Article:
Incidents (of Travel) explores the chartered day-long travel itinerary as a format of artistic encounter and an extended conversation between curator/s and artist/s.

An expanded phase of a project conceived by Latitudes (Barcelona) in 2012, this new series of tours is conceived as fieldwork and an expanded studio visit. It is presented as reportage and dispatches from invited curators and artists working around the world.


Reykjavík, Iceland

Curator: Becky Forsythe
Artist: Þorgerður Ólafsdóttir

Buenos Aires, Argentina

Curator: Alejandra Aguado
Artist: Diego Bianchi

Yerevan, Armenia

Curator: Marianna Hovhannisyan
Studio College: National Center of Aesthetics

Terengganu, Malaysia

Curator: Simon Soon
Artist: chi too

Lisbon, Portugal

Curator: Pedro de Llano
Artist: Luisa Cunha

Suzhou, China

Curator: Yu Ji
Artist: Xiao Kaiyu

Jinja, Uganda

Curator: Moses Serubi
Artist: Moshen Taha

Chicago, USA

Curator: Yesomi Umolu
Artist: Harold Mendez
Photos by: Nabiha Khan

Incidents (of Travel)



Camila Marambio

Lucy Bleach



Hobart, Tasmania


To be in the company of Lucy Bleach is to be in the hands of someone gentle and profound. Lucy is a carer and has an innate way to make moving around Tasmania and relating to others seem easy. After meeting her in 2015 she modestly invited me to respond to a piece of hers titled Remote Viewing (2015). I spontaneously wrote the 500 words requested of me by the publishers of the book Performing Mobilities, which took the same name as the exhibition in which Lucy collaborated with pigeons and their fanciers. A relay of swift actions was at the very core of Lucy’s work so my thoughts on Remote Viewing came equally fluidly.

As an archipelago, Tasmania is an open ended, fluid body that has many islands. Tasmania’s capital, Hobart, is often considered remote; to both Lucy and I, however, it feels like the adequate centre of the universe. Distant in time, operating by means of radio or infrared signals, accessible only via a network (of signifiers), unlikely to occur – these are all definitions of the remote. Reflecting back now on the incidents of our day together on the 28th March 2018, I am eerily aware of just how improbable things are. I mean this literally.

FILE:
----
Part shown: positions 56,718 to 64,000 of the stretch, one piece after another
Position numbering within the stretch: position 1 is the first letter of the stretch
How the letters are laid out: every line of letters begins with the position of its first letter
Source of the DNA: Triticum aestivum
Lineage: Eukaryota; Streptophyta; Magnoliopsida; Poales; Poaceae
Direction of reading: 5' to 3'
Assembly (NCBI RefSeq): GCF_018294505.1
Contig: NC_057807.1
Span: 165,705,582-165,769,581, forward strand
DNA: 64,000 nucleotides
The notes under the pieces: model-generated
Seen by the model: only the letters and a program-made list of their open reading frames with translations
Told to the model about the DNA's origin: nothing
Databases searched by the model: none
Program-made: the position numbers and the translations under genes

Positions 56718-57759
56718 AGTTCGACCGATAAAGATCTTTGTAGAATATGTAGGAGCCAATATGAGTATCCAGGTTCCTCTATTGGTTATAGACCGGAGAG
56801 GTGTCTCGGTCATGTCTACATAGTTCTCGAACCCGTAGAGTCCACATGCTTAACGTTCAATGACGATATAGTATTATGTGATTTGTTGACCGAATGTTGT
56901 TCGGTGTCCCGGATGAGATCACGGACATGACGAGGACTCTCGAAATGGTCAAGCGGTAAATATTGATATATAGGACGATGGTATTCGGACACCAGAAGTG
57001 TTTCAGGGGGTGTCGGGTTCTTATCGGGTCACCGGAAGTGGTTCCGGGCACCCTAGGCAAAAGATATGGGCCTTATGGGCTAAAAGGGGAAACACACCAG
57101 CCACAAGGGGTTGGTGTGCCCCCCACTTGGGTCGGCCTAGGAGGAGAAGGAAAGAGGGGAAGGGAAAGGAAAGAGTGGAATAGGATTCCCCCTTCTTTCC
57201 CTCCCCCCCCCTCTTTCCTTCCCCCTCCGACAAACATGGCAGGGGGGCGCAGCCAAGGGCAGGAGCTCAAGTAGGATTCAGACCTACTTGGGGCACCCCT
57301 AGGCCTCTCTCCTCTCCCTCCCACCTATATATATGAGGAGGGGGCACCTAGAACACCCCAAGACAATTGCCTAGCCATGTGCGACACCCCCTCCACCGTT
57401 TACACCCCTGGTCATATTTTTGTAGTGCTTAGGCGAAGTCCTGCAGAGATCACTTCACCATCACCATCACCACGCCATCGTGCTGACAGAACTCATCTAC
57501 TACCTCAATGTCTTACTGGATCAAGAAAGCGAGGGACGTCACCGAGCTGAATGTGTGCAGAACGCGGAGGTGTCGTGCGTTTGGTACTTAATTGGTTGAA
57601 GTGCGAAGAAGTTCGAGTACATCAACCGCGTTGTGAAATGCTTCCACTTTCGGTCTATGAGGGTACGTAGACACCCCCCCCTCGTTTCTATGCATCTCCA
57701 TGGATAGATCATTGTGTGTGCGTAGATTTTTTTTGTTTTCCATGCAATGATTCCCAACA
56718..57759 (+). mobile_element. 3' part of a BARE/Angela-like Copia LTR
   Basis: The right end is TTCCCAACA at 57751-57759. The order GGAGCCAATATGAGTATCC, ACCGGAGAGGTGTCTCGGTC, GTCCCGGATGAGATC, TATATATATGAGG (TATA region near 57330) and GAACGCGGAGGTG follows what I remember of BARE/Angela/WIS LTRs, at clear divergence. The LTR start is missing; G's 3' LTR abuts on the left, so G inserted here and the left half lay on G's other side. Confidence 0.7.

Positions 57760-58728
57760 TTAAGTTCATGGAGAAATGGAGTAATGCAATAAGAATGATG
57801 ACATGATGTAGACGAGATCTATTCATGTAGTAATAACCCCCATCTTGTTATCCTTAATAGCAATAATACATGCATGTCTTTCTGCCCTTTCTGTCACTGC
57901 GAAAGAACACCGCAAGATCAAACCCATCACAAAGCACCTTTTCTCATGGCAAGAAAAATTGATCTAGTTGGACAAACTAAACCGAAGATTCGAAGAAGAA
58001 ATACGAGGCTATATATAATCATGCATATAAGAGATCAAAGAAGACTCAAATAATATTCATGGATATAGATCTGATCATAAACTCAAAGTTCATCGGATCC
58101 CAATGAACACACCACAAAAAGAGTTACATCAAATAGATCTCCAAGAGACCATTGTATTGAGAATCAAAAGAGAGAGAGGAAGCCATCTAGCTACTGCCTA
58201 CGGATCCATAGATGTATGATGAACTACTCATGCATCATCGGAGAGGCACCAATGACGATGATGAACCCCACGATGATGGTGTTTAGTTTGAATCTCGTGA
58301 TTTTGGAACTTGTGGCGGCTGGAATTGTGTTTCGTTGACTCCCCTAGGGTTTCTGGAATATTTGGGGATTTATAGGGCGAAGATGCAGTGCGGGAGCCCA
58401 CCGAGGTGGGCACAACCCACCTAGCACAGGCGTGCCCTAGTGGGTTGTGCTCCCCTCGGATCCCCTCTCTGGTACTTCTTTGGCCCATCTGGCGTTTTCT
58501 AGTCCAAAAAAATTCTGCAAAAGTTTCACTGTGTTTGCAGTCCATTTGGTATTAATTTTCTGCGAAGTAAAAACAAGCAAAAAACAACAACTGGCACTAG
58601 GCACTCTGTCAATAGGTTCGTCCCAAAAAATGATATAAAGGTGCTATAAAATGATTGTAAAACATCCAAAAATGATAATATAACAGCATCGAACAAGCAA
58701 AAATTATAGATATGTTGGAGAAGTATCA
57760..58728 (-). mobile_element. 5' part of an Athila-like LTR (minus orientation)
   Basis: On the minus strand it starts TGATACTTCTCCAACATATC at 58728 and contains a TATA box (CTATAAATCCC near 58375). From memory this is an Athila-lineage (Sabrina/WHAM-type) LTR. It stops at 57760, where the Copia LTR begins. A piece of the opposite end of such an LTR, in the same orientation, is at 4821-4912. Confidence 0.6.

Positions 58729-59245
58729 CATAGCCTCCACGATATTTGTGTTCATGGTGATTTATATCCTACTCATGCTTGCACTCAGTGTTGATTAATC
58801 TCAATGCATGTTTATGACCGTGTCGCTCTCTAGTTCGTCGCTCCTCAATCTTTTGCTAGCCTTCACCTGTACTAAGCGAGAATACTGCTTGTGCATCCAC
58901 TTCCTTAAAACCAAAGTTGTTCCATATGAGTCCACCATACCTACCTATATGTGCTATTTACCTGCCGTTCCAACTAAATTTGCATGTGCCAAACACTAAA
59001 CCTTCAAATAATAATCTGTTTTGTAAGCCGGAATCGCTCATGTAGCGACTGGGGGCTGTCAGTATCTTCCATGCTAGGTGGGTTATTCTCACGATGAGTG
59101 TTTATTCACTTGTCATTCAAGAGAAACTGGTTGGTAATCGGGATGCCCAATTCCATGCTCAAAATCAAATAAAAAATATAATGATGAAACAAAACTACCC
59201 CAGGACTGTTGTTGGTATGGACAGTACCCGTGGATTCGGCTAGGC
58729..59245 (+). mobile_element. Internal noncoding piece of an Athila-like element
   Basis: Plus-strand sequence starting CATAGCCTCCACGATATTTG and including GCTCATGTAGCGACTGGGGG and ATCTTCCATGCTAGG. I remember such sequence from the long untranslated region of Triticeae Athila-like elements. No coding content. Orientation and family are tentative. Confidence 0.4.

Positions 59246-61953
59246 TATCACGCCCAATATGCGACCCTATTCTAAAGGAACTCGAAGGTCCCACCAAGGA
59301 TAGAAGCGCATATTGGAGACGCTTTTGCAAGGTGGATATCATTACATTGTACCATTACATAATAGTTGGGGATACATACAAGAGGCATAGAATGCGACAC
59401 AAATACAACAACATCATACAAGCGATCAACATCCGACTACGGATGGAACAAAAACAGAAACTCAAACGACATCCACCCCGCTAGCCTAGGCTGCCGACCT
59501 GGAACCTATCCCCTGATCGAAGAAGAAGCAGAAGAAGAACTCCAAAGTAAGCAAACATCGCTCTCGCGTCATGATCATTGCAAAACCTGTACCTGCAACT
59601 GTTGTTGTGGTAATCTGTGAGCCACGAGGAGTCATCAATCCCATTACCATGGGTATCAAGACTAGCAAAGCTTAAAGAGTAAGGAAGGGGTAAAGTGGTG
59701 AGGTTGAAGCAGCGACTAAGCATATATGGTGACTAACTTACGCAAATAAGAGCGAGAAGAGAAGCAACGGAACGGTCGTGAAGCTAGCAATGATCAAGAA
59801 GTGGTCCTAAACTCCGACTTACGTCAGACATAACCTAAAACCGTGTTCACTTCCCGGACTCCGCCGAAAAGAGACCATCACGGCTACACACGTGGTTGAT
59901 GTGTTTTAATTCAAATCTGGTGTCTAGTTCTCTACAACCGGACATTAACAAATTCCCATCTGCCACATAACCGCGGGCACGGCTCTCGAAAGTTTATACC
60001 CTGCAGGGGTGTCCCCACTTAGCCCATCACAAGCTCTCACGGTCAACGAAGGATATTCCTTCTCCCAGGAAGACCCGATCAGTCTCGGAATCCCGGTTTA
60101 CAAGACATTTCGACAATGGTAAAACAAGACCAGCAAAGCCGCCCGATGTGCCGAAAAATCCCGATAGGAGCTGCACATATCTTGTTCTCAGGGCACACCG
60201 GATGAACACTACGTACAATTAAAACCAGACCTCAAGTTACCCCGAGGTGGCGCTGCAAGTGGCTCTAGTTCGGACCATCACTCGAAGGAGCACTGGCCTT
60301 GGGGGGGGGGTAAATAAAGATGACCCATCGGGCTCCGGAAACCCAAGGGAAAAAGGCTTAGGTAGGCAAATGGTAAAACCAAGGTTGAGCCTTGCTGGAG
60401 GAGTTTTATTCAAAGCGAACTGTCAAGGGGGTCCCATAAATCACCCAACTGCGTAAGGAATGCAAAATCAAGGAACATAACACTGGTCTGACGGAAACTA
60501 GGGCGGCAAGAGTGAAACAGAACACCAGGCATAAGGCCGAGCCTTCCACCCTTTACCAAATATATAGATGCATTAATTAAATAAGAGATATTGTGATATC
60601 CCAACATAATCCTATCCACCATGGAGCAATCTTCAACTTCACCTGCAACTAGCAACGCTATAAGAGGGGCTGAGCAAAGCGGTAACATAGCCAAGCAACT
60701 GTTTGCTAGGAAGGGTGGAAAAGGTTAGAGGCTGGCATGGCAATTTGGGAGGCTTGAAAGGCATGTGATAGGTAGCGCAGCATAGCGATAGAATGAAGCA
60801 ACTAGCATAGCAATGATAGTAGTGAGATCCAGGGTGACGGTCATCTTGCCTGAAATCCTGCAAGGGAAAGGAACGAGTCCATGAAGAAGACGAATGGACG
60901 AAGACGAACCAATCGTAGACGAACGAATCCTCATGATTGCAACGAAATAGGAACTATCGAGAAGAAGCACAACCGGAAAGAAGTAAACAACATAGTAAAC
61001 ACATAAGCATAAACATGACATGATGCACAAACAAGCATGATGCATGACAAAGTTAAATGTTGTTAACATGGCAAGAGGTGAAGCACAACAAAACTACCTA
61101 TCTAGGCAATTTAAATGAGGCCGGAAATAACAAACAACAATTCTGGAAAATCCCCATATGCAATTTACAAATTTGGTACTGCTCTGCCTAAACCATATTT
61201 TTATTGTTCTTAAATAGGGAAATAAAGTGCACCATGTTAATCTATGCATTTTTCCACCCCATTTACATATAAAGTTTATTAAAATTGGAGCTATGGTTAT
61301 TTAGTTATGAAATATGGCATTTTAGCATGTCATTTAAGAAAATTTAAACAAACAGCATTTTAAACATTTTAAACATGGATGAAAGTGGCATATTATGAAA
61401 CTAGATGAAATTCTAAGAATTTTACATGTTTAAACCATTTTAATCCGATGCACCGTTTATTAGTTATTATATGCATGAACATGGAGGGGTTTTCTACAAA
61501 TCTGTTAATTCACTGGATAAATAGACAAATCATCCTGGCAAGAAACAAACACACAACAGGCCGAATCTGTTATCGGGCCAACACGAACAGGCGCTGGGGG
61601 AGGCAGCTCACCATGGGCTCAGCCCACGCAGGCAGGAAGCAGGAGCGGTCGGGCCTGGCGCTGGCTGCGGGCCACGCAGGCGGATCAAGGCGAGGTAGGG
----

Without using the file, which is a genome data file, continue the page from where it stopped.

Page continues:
Pulsating from one site to another, Lucy and I traversed Hobart together in an unpredictably scripted manner. Lucy, who is passionate about volatility and inquires into deep geological time by studying geomorphological phenomena, humbly presented me with her knowledge of volcanoes, lava, and magma leading me on a quest to relate local geochemical and geophysical conundrums to the expansive solar system. Like the tides or the quickly changing weather, Lucy’s itinerary made me feel as if we, and everything around us, was changing so quickly that if we dared looked back upon a place already seen, it would no longer be there.

“Centuries ago, before language, in villages that were surrounded by deep forests, the adults would take the children to the edge of that forest and pinch their ear, just enough so that it really hurt. This allowed for the children to roam freely up to the barrier of what was considered the safe ground, there on that border they would feel pain and cease their adventuring.”

This is the story that Lucy narrated to me in the car on our way south out of Hobart as we headed towards Margate. Although she brought it up in answer to a question I had posed to her about myth-making – she said she had read it in Martin Warnke’s book the Political Landscape. The Art History of Nature (2004) – in hindsight, I feel she was forewarning me about the day ahead.

She was to take me to the cardinal edges of the city, but instead of pinching my ear at each site, Lucy thrust me outward, or deeply inward. Urging me to follow her line of thinking, we spent the day encircling the outer limits of human understanding by visiting the histories, both past and present, of attempts to reach beyond our sensory capacities through governance, technology, and reverie.

Immediately south of where the Channel Highway crosses the North West Bay River at Margate the eroded flank of the Margate volcanic centre is well exposed. The rounded hillock known locally as the Margate Meteorite is an erosional residual of volcanic ejectamenta.

The Margate Basaltic Tephra Outcrop was designated as a geological feature of significance in February 1973 by the Minister for Tourism. The roadside boulder was marked by a plaque, yet it has now gone. Only this enigmatic sign remains, graphically describing the volcanic intrusion through faded pastel-color coded layers of rock (for which the key has also disappeared).

Secretly tucked amidst Hobart’s suburban sprawl, midway up Mount Nelson, standing on top of the seismic vault operated by the University of Tasmania’s Earth Sciences Department, Lucy tells me of those who speak to mountains to interpret their tremors.